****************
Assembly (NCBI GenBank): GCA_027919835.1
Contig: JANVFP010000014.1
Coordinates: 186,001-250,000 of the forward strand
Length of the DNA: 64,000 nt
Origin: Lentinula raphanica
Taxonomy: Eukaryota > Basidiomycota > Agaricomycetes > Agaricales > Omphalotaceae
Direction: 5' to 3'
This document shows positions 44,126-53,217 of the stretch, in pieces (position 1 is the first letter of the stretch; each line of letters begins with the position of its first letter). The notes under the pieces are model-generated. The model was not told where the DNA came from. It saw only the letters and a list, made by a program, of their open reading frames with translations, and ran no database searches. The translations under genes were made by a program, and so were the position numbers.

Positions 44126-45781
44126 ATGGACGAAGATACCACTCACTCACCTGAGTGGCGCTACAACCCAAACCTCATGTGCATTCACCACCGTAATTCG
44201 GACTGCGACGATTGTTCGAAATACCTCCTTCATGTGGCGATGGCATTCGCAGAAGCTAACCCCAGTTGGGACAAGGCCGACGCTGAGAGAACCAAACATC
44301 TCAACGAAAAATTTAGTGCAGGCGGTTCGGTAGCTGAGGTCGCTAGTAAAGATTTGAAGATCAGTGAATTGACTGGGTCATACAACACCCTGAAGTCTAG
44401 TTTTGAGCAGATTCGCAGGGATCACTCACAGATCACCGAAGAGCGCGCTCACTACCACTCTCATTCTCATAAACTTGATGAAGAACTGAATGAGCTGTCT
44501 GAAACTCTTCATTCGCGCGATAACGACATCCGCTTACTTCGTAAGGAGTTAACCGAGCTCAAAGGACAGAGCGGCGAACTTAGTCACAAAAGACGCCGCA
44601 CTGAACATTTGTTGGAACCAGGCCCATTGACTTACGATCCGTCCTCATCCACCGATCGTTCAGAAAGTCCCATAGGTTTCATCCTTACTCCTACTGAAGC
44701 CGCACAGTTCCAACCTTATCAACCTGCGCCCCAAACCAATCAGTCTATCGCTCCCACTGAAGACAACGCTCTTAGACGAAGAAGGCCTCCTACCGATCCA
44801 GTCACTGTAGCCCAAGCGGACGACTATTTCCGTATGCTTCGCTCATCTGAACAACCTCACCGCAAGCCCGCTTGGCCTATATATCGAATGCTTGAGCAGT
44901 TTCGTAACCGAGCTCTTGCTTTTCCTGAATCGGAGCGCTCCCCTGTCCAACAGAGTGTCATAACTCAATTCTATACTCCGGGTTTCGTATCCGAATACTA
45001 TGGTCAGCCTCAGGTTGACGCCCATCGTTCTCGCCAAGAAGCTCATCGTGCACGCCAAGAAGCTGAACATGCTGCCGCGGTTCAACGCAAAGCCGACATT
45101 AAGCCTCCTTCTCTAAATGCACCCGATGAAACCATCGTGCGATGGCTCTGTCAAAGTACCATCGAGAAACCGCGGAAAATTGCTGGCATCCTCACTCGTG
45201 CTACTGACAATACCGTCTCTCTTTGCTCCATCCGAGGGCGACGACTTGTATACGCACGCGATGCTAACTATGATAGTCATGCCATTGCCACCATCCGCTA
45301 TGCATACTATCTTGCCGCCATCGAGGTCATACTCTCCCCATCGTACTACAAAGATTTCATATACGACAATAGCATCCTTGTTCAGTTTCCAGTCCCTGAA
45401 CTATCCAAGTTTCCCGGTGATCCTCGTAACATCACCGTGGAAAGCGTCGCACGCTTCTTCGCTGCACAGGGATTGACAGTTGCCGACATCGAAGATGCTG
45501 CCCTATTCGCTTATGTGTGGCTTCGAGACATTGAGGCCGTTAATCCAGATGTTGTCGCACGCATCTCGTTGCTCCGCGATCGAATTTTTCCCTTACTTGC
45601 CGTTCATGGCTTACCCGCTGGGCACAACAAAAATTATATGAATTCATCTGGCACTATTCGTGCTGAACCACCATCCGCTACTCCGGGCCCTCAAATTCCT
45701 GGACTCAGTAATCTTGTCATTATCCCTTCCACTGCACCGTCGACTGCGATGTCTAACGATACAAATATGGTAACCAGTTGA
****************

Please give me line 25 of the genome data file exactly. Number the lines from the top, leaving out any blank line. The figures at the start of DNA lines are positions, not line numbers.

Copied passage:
45601 CGTTCATGGCTTACCCGCTGGGCACAACAAAAATTATATGAATTCATCTGGCACTATTCGTGCTGAACCACCATCCGCTACTCCGGGCCCTCAAATTCCT